Concerns of improving dialogue and collaboration in planning for the future of the college are still high, seeing that one of the questions asked during the forum was about why not all of the senate members were invited to be in the Google Meet that was live streamed to other viewers. President Brennan O’Donnell apologized for “the oversight” and said that Schreiner put the invitee list together. Schreiner also apologized and said that he was under the impression it was “senate-sponsored” but not a regular senate meeting. 

Senate members — and other faculty members — who were not in that Google Meet were not able to ask questions themselves, but rather had to send questions to Amy Handfield, the assistant director of the library and speaker off the senate, who asked as many of them and synthesized as many of them as she possibly could. 

“I think it’s fair to say that faculty would really prefer a forum in which, in real time, they can ask questions and have them answered,” Weld said. 

Horn said this concern of asking questions extends to the Faculty Welfare Committee being “informed” rather than consulted in the conversation. 

“There have been additional efforts to provide information,” Horn said. “There has been not enough effort for there to be genuine engagement about what’s going on in real time. I think that they have provided more information and that’s been great. They have fulfilled their commitment to do that. Where administration could continue to improve is to make those opportunities open for true engagement over not just decisions that have been made but before decisions have been made.”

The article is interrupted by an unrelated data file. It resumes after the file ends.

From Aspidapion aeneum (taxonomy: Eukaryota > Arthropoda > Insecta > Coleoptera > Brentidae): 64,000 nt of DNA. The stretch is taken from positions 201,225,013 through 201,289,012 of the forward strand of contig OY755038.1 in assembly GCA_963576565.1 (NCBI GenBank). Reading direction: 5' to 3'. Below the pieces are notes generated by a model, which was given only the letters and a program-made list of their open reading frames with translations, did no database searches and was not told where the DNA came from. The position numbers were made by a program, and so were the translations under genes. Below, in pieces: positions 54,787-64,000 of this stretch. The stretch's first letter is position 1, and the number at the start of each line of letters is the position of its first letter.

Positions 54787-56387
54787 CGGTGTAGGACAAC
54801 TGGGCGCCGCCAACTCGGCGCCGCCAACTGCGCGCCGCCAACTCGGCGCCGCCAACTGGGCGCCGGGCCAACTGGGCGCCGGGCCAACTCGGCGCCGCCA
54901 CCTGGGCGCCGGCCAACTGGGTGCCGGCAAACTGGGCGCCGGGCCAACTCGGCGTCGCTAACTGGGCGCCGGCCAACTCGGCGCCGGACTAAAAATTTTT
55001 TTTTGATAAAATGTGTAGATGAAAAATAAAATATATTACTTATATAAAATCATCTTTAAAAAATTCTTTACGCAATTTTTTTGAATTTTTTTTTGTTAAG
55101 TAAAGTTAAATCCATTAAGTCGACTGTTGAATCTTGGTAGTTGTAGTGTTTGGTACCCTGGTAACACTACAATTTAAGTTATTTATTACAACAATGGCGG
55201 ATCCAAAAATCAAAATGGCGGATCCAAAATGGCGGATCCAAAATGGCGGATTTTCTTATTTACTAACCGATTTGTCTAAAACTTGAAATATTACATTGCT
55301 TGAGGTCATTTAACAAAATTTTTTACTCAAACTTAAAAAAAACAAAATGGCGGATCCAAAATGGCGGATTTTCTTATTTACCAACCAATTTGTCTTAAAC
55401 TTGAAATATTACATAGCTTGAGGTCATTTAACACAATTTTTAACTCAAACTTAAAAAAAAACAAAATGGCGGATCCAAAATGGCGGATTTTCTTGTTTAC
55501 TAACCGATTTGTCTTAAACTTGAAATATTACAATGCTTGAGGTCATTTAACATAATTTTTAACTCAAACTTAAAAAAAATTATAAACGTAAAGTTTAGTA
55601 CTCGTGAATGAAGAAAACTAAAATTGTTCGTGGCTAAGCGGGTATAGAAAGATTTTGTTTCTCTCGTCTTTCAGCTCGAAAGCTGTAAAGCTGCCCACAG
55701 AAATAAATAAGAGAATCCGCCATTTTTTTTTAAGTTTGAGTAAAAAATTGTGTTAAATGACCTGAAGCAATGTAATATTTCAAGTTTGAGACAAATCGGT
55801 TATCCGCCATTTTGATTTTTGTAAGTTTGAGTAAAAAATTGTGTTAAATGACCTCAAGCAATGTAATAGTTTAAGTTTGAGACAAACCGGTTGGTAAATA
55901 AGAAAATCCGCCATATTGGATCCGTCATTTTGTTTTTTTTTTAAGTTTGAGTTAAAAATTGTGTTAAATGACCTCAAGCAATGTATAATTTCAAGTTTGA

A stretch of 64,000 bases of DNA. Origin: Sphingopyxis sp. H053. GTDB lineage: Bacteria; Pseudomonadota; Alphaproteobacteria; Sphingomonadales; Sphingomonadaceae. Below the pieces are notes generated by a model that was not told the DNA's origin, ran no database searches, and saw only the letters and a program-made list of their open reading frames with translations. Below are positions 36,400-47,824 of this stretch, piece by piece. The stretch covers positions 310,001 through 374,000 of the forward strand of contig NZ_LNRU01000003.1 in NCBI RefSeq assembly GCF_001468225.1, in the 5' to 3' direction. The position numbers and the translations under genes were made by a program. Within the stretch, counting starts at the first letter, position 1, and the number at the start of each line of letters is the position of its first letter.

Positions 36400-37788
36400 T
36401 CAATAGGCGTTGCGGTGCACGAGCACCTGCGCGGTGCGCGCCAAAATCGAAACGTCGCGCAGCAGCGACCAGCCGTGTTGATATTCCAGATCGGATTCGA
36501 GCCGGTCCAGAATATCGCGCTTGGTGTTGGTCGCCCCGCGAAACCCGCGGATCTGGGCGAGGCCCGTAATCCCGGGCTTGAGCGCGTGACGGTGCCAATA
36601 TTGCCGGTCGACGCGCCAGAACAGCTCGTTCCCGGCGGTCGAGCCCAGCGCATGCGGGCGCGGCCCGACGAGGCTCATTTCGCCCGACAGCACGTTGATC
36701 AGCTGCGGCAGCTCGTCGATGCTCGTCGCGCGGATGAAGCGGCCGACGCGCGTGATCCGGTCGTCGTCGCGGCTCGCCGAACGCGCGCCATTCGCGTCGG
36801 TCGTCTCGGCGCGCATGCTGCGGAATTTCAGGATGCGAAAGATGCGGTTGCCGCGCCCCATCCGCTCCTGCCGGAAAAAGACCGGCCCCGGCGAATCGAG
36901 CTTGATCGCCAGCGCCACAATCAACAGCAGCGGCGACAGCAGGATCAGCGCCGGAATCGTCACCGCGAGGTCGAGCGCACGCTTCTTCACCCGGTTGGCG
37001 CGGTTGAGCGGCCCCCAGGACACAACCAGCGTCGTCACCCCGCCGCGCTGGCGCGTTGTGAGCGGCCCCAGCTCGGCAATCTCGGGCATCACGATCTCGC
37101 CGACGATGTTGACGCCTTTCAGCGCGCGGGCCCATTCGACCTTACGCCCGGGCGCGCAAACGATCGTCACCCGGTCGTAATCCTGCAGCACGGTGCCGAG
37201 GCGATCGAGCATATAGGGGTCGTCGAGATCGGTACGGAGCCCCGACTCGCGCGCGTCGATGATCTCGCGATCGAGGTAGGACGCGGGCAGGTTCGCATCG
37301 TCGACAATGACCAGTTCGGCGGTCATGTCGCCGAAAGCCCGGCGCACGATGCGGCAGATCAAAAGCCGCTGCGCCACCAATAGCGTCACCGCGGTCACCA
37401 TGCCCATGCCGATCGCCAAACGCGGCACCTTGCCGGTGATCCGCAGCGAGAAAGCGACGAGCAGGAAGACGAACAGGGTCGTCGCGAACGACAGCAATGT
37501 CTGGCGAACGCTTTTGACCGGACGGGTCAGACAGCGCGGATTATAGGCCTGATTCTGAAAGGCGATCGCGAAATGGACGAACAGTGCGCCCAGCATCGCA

Despite the feeling that some members of the senate and faculty were excluded, Schreiner maintains that hosting the forum alone was one step in keeping the community informed. 

“Our financial professionals met with each budget manager earlier in the academic year to discuss and evaluate budget cuts, with additional meetings occurring as needed throughout the year,” Schreiner wrote to The Quadrangle. “The faculty governance committee members, the College-wide Senate, and the general community have been kept abreast of the budget situations through meetings and Q&A sessions throughout the year.”

Gerhardt recognized and appreciated that Schriener regularly makes himself available for live question and answer sessions regarding academic affairs, which is one way for “true engagement” to occur. Even with this Gerahardt is concerned, from a faculty advocacy standpoint, that “when our concern in our bigger role at the college or the consequences of financial activity goes beyond academic affairs” the faculty does not have the opportunity to ask questions and engage in similar dialogue. 

Gerhardt feels that planning for a fall return needs to happen sooner rather than later and he believes, like Horn and Weld, that including faculty and departmental expertise is necessary to pull off that return. 

“We have this wonderful opportunity with looking into this second summer of the pandemic and the plans for next year to increase and improve the dialogue and the collaboration for making decisions for the fall and forward and I think we can’t let this opportunity go to waste,” he said.